The California Army National Guard is among six other National Guard units, totaling approximately 1,200 soldiers, that have been ordered to prepare for deployment to Ebola-stricken West Africa in order to help thwart the spread of the deadly hemorrhagic virus.
The other five units are from Texas, Iowa, Ohio, Minnesota, and Utah, according to the Los Angeles Times.
The Californians are from the San Francisco-based 223rd Military Intelligence Battalion, the same battalion that was mobilized during the devastating 1994 Northridge earthquake in order to help bridge a language barrier between English and non-English speakers at emergency centers, notes the Times. They also have deployed to Iraq and Afghanistan.
Another 900 Army reservists are reportedly also being mobilized for what the Pentagon calls Operation United Assistance. The 1,200 battalion soldiers will reportedly not be dealing directly with Ebola patients.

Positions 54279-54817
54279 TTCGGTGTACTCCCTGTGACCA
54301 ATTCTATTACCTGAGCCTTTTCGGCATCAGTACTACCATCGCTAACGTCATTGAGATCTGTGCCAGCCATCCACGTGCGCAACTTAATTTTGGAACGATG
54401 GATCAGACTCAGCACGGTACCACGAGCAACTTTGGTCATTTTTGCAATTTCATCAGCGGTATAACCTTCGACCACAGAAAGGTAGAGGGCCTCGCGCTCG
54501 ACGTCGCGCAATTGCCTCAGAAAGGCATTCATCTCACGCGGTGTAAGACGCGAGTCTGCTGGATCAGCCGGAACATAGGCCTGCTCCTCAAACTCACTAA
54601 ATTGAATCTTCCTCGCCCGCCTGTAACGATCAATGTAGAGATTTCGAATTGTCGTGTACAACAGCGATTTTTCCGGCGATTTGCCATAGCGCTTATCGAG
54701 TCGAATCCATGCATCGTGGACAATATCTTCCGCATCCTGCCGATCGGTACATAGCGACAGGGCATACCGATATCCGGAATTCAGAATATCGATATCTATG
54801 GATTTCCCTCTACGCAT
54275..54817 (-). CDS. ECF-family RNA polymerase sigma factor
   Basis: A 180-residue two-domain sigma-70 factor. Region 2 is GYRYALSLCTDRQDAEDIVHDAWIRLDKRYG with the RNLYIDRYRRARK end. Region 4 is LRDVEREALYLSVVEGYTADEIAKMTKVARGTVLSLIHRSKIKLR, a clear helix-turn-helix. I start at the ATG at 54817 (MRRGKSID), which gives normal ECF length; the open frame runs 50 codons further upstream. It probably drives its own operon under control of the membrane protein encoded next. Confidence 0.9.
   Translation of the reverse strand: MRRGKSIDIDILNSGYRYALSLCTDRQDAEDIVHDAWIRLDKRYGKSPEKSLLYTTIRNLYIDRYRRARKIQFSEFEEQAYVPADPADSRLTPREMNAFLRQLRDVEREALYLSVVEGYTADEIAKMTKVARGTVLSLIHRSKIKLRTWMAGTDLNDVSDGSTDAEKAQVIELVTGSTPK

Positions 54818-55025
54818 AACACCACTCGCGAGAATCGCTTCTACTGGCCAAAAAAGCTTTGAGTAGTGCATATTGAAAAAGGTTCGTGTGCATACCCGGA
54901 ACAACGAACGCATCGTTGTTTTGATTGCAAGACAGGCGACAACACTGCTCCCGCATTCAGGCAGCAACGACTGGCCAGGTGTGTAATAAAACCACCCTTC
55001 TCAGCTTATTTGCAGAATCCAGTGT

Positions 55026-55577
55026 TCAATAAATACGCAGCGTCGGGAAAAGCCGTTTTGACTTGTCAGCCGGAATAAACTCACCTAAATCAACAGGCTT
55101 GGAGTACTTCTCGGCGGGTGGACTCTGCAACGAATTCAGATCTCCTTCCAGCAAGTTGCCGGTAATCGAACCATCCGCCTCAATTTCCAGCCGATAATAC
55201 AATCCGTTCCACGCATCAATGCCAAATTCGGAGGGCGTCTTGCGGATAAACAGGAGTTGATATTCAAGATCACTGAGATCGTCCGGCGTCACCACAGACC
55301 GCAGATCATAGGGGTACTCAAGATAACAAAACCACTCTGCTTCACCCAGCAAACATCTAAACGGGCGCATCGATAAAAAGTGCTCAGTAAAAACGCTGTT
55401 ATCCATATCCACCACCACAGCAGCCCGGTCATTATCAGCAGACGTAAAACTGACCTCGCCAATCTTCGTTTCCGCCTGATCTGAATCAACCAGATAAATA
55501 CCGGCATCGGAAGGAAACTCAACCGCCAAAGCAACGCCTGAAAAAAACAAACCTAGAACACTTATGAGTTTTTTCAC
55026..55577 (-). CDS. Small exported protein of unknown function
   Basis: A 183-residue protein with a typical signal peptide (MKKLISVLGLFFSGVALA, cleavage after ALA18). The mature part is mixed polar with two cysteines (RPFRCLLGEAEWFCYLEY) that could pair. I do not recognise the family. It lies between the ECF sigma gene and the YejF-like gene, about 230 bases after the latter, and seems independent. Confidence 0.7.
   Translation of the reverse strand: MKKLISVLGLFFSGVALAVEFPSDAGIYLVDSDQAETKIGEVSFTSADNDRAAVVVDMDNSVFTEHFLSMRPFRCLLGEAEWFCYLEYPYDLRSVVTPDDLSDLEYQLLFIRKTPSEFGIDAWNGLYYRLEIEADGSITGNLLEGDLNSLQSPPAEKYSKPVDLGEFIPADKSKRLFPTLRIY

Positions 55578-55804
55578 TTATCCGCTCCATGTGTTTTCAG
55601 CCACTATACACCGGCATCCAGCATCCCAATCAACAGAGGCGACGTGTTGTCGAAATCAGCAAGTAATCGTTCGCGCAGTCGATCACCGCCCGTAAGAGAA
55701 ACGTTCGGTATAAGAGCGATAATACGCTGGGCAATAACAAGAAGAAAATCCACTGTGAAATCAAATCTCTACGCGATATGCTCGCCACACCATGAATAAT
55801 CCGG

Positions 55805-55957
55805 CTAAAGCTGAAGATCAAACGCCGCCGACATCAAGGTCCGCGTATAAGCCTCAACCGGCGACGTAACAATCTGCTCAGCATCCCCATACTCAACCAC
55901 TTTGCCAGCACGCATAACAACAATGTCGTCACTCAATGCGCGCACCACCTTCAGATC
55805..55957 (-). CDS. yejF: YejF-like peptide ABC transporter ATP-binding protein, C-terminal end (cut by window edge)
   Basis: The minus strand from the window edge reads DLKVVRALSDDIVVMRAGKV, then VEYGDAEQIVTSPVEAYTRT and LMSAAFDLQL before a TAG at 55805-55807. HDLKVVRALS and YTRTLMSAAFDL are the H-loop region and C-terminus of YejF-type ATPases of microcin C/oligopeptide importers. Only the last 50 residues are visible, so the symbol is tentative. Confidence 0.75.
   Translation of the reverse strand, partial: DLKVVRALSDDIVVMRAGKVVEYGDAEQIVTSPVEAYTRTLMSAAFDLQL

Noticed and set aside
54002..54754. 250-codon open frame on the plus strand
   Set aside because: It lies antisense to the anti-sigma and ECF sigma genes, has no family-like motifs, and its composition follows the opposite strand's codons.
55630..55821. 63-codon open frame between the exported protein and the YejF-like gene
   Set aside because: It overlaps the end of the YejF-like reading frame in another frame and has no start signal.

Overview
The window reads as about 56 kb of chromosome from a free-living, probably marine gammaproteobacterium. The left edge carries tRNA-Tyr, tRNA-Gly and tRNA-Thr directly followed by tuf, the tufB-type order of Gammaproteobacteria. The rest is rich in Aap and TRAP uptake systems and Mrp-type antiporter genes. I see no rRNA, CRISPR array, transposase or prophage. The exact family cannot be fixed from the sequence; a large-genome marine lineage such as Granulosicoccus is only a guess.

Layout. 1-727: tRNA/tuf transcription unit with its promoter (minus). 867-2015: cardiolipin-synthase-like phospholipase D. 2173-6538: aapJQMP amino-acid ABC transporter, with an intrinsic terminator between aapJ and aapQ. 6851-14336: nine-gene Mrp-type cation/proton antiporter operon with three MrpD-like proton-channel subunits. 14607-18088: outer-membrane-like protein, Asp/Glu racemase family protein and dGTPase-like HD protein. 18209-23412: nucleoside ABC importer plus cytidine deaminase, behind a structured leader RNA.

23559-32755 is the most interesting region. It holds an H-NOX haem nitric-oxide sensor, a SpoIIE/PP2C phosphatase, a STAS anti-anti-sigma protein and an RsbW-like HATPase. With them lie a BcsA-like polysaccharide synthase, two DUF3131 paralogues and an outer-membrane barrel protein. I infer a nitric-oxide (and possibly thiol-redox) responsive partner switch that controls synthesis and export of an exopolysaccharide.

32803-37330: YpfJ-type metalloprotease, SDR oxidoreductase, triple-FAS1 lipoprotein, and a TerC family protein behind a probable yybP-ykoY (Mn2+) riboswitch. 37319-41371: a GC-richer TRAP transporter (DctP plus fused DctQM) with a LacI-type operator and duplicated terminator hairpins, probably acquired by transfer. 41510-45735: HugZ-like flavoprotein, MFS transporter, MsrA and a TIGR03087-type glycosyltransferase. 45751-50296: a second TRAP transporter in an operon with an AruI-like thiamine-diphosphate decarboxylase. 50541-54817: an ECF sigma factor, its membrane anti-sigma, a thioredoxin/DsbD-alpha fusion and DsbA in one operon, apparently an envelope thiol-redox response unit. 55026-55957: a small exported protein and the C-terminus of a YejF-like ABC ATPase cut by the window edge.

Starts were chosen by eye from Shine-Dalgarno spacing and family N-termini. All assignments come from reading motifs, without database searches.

The soldiers and reservists will also reportedly be providing training on Malaria prevention in addition to medical readiness. Malaria is another often deadly disease that has plagued the African continent for decades.
Following in line with standard protocols and procedures, the National Guard and Army soldiers will undergo a 21-day “controlled monitoring period” upon their return to the States to ensure they have not contracted Ebola.
The deployments have been scheduled for the early spring of 2015 in order to have them replace U.S. soldiers already in place in Liberia and Senegal, notes the Times. The schedule indicates that the Ebola epidemic in West Africa is expected to continue for a significant amount of time.
Some experts estimate that up to five million people could die by the time the outbreak is contained.
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